UI & Usage
Cowon Software – Matrix Browser
The Cowon UI is the same across the whole range, be it the Plenue D2, Plenue R or Plenue L. To be fair, it looks a bit out-dated now, especially compared to the android based solution.
Good points :
- fast and simple. The Plenue D2 takes seconds to boot up and seconds to shut down. If you compare it to an Astell&Kern SR15, it’s like coming from edge bandwidth to fiber optical.
- reliable. During all my tests, the player never failed me even when I used heavily charged micro-SD cards.
- audiophile focused. All the playback options you need are directly accessible (equalizer, favorites, shuffle)
Bad points :
- not as refined as modern UIs. When you scroll in your music catalog, there is a slight delay each time you want to drag down the track list.
- pixelated. I mean… when everyone is talking about Retina displays, an UI like this really feels old.
The Plenue D2 UI isn’t bad by all means, when you understand this is not your “common” UI, it’s one of the most reliable ones I tried lately. It’s like driving an old car, you don’t get all the cool features like autopilot or Speedshift, instead you get an old manual gearbox… which works every time, any time.
To access the general menu, you can just click on the icon located at the upper right corner of the screen. Then, you click on the wrench, et voila.
- Jet effect 5 : where the magic happens. Here you can activate all the BBE effects you need and adjust the sound to your tastes.
- Display : language, font, brightness… all you need to adjust the screen.
- Time : a panel where you can adjust the time and date of the player, as well as auto-idle and auto-shutdown
- Music : this is where you can adjust playback options such as seek interval/skip interval, play speed and DAC filter.
- System : in this menu, you can (des)activate the hearing protection, choose how you interact with the buttons when the player is locked, reset the player and set the channel balance (if you need more sound to the left than right for example)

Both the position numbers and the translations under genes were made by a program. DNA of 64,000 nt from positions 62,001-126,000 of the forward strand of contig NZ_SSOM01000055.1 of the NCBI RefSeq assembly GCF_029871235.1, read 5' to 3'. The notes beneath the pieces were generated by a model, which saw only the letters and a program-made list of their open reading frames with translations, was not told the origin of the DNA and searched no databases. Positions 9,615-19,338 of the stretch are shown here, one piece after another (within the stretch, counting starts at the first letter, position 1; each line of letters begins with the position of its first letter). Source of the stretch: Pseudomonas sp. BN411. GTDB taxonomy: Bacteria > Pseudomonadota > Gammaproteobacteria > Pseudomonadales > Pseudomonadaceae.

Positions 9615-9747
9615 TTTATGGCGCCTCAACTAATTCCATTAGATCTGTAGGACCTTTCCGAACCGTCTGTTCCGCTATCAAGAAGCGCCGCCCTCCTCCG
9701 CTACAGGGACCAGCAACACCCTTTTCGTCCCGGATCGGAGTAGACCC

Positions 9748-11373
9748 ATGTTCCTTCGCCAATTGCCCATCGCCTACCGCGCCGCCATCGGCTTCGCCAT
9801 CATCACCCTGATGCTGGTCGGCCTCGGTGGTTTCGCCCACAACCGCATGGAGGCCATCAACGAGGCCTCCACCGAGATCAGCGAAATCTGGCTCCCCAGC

Most options are directly available from the play screen, so you won’t have to go to the menu a second time.
USB and SD Card
Let’s cut to the chase, the USB port on the Plenue D2 is made for data transfer only. There is no USB DAC support and even less, no USB Out to connect another DAC to the player, just straight data transfer. Also, it’s not a USB 3.0 port, data transfer will be capped at 480Mbps or 60 MOps in real life.
The micro SD card slot worked as expected, data analysis being rather fast on the D2. I strongly suggest you to use a dedicated USB 3.0 card reader for faster transfer rates, with HD files this can take a while. Good news, the Plenue D2 also has 64Gb of built-in memory
The player automatically charges when you connect it to the computer. Since the Plenue D2 doesn’t support fast charge, it can take up to 3.5h but most of the time you’ll fill it up in 2h.
Streaming / DNLA / Bluetooth
All the above are not supported by the Cowon Plenue D2. Let’s move on.
Battery Life and Charging
Battery life has always been a forte of the D Series from Cowon. That’s still true with the Plenue D2. 45h of continuous playback with MP3 and 30h in High Definition. Thirty hours.
Cowon doesn’t give any information regarding the battery size or capacity, yet during my tests I think I’ve exceeded the 30h announced. By far. It’s as if Cowon applied some magic treatment to transform each mAh into direct music.
If battery life is crucial for you, make no mistake and get a Plenue D2. It’s been a long time since I used a player that could do weeks, one one charge. There is no deep sleep mode, but since the D2 only takes second to boot up, it’s basically irrelevant.
As a daily driver, the Cowon Plenue D2 is a very, very good choice. It’s small, sturdy and fits in almost every pocket or bag. The back isn’t prone to scratch, nor is the glass panel once you’ve installed the screen protection.
It’s a bit thick so you’ll have a bulge in your pocket, but apart from that… It’s all good. Every button is found, even if you’re not looking at the player.
The review continues on Page Four, after the click HERE or by using the jump below.